Library Lessons–Teaching Compare & Contrast and Venn Diagrams

I am in a REALLY amazing position at my library, where I get to teach a quick lesson before doing a monthly storytime for my village’s 1st and 2nd graders.

Today I wanted to share my lesson on comparing and contrasting. Being able to compare and contrast is a very important skill. It’s the first step towards critical thinking, since we have to really engage with two things to find similarities and differences. It also helps with decision making later on–if we have two choices, we need to figure out which one is better by breaking them down and comparing the two.

This lesson hits CCSS RL. 1.5 “Explain major differences between books that tell stories and books that give information, drawing on a wide reading of a range of text types.” and CCSS RL. 1.9 “Compare and contrast the adventures and experiences of characters in stories.”

So I always like to start out my lessons with a question—something that’s related to what we are talking about and naturally starts the conversation about what we are going to learn.  My question to start this lesson is:

What is the difference between these two pictures?

I then showed my kiddos these two pictures.  It was pretty easy to draw, I just drew the basic outline that I knew would be constant, scanned it, then made the changes between the two in Publisher. 

I then had my kiddos discuss how the pictures were different, and they could raise their hand and point out one thing wrong with the picture.  Once they got all the differences, I talked about how we found the similarities and differences between the two.  From there, we can jump into comparing and contrasting.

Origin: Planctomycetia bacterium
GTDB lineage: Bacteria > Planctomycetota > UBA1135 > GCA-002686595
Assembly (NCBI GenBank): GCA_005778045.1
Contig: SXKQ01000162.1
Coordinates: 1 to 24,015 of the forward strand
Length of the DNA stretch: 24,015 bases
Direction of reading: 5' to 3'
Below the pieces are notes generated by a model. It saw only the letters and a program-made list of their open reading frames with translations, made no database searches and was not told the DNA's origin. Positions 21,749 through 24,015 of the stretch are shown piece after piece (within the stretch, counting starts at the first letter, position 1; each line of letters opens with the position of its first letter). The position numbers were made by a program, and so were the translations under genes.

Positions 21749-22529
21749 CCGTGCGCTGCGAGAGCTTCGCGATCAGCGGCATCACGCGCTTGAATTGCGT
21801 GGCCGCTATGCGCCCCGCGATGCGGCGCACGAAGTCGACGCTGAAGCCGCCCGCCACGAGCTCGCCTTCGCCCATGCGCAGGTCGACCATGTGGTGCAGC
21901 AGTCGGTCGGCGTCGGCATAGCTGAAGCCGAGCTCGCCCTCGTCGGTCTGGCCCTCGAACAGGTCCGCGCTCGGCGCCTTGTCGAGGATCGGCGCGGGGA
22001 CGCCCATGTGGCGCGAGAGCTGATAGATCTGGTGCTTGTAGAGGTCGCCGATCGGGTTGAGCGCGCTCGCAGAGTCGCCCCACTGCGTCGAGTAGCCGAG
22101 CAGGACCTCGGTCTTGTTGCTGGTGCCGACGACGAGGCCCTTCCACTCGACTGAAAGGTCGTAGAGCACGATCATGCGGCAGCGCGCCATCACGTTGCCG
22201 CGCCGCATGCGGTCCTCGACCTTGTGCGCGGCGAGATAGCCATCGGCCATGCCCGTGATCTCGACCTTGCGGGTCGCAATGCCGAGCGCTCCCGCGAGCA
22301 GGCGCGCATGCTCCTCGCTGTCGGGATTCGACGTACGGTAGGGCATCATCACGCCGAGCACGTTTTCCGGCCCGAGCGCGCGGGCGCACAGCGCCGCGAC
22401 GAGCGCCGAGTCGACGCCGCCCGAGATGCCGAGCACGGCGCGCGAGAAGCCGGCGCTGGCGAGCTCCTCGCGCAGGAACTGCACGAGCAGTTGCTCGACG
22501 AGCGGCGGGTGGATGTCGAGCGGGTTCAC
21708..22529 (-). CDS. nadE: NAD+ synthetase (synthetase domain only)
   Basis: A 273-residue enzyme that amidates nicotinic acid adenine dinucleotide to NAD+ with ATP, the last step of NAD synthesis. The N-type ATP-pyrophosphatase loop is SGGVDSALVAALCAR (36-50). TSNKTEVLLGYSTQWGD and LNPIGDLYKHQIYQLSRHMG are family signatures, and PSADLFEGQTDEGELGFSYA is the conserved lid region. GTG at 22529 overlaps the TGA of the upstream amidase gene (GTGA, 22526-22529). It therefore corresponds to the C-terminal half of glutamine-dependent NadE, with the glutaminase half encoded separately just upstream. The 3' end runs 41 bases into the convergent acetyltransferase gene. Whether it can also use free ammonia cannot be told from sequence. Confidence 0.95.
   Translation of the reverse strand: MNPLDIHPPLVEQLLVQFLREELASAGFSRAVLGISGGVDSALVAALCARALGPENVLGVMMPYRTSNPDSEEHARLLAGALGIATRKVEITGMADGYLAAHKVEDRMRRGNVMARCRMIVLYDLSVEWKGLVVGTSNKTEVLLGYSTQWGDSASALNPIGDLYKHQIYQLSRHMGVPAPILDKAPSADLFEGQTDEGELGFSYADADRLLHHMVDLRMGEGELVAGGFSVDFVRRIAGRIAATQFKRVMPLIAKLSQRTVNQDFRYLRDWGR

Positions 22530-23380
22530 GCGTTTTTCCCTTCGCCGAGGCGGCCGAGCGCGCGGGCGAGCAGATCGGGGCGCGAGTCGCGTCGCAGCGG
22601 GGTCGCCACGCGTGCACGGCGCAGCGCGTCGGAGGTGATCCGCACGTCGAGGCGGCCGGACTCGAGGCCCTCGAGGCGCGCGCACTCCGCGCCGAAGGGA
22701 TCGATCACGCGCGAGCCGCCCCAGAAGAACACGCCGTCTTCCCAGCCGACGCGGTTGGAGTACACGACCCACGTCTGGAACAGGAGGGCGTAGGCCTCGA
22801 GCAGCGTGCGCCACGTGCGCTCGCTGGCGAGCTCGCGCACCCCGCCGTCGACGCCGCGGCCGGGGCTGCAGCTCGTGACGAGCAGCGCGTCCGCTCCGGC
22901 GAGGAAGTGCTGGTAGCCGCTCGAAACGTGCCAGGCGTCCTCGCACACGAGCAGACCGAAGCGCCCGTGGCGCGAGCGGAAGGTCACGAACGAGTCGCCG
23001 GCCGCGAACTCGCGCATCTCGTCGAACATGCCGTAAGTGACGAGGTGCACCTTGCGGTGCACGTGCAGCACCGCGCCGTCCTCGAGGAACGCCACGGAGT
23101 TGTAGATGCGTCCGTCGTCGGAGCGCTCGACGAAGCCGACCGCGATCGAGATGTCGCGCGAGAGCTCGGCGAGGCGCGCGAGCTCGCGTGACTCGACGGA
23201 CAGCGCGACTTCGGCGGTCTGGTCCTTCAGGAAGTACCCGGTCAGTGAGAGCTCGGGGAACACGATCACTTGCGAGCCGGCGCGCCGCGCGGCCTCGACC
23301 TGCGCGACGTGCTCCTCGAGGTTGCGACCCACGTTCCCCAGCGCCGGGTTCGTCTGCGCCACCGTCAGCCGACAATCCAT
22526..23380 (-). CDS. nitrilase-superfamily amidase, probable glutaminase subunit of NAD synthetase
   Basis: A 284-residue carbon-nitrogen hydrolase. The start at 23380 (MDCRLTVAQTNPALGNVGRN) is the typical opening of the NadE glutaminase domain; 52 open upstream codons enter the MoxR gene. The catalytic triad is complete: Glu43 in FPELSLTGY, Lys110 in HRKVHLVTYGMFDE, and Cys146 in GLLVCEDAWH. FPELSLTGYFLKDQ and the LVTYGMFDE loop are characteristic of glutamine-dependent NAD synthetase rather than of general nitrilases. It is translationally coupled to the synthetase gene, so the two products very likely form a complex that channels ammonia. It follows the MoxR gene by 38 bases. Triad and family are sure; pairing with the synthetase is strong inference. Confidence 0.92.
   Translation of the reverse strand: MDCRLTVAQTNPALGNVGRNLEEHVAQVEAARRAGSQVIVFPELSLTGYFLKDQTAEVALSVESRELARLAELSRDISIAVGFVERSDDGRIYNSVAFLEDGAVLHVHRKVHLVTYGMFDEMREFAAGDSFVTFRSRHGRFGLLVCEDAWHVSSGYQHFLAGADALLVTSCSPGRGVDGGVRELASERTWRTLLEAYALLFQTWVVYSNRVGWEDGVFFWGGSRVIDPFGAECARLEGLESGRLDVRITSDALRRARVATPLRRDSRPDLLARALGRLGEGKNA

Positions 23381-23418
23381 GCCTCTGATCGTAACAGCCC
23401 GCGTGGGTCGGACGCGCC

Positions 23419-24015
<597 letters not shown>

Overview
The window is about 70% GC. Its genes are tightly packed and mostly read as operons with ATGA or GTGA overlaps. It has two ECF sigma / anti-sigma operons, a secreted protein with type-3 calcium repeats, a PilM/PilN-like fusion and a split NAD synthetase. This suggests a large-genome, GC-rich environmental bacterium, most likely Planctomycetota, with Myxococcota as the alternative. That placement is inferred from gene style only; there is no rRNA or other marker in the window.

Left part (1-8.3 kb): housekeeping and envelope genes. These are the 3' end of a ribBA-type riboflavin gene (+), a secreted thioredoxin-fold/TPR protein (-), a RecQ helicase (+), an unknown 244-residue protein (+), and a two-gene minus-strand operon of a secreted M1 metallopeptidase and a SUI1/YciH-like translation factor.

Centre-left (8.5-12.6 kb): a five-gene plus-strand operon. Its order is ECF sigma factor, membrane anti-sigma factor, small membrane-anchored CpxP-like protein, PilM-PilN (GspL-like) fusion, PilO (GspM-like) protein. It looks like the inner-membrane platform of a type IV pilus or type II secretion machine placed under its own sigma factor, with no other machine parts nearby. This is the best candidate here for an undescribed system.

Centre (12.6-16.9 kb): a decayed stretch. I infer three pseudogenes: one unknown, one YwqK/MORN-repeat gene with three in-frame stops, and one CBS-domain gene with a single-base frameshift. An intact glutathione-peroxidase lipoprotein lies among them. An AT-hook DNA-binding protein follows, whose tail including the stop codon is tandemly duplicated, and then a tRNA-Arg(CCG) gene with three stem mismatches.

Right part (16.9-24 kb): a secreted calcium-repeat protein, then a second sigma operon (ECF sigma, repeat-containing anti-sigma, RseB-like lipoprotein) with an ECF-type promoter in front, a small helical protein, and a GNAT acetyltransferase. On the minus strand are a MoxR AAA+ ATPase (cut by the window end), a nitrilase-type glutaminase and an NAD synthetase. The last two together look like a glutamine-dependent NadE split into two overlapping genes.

From here I go over what a Venn Diagram is, the different parts of it and how we can use it to compare and contrast. To help fill out our Venn Diagram, I ask my kiddos to come up with similarities and differences between cats and dogs, similarities first then differences. In the end, it looks a little like this:

That last point is a great way to show off your pet if you have one and take a break from learning for a bit. Anyway, while fielding comments, I try to remind my kids that these are just generalizations, so most cats but not ALL cats can climb trees.

From there, we get into our storytime for the day which is “Goldilocks and the Three Dinosaurs” by Mo Willems. Amazing story. BUT I tell my kids to pay attention because at the end, we are going to compare and contrast this story from the traditional one most people know. In the end, the diagram looks like this:

That’s it! Takes about 25 minutes from top to bottom. Always fun to teach this one. Here’s a breakdown of my lesson plan if you needed it:

(<5 mintues) Introduction/Greeting/Open Presentation

(5 minutes) “Spot the Differences” Game

(10 minutes) Slideshow on Venn Diagrams/Talking about Cats vs. Dogs

(10 minutes) Reading “Goldilocks and the Three Dinosaurs” by Mo Willems

(5 minutes) Comparing and Contrasting Willems version to traditional version

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